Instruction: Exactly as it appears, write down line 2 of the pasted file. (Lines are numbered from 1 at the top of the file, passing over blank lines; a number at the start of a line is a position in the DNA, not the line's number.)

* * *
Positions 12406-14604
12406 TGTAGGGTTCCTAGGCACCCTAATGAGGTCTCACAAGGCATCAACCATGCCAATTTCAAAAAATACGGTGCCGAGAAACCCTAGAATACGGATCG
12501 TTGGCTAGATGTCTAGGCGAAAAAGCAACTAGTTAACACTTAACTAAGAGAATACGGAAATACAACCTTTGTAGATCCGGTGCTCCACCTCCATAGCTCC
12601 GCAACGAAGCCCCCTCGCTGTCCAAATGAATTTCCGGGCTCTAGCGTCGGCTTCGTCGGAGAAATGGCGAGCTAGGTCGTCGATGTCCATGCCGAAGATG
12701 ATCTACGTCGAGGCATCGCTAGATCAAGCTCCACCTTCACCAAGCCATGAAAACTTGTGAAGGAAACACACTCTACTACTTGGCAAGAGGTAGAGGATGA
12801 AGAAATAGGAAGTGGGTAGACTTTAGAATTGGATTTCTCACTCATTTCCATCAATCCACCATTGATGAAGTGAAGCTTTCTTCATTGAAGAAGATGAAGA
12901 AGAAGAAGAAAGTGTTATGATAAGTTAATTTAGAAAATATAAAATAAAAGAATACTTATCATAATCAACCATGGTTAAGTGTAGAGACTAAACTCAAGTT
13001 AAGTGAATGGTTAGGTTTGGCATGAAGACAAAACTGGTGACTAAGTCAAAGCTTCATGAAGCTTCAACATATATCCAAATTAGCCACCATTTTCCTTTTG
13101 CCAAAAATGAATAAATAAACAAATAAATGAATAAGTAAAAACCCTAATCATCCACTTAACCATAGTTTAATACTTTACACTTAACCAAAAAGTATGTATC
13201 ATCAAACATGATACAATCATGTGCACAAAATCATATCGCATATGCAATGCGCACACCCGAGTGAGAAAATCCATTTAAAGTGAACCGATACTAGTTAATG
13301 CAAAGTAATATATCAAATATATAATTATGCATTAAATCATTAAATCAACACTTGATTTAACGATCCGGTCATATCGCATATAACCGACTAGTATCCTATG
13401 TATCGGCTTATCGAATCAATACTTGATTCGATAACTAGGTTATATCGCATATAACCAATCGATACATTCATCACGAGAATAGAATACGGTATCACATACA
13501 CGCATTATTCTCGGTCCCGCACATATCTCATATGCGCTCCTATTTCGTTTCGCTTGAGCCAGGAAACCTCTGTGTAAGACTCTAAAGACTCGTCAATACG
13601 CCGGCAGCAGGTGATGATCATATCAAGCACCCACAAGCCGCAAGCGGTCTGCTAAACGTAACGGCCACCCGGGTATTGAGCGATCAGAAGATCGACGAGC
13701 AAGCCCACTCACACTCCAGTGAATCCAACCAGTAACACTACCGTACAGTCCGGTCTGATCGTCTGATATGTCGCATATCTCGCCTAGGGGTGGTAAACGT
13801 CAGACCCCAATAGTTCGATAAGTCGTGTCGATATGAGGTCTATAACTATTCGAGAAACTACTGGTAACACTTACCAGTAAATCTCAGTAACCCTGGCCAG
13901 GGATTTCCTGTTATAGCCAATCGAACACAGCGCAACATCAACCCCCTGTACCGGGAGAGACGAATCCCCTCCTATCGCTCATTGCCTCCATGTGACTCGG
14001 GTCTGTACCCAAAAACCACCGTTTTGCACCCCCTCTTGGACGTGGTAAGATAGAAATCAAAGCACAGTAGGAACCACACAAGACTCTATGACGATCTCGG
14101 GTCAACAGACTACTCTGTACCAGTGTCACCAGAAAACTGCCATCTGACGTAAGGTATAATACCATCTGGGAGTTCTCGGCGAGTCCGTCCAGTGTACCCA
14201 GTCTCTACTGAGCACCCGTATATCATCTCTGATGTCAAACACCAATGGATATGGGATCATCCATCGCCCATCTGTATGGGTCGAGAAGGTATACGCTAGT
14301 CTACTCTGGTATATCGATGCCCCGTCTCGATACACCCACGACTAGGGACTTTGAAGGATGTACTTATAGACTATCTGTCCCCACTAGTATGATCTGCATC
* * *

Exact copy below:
12406 TGTAGGGTTCCTAGGCACCCTAATGAGGTCTCACAAGGCATCAACCATGCCAATTTCAAAAAATACGGTGCCGAGAAACCCTAGAATACGGATCG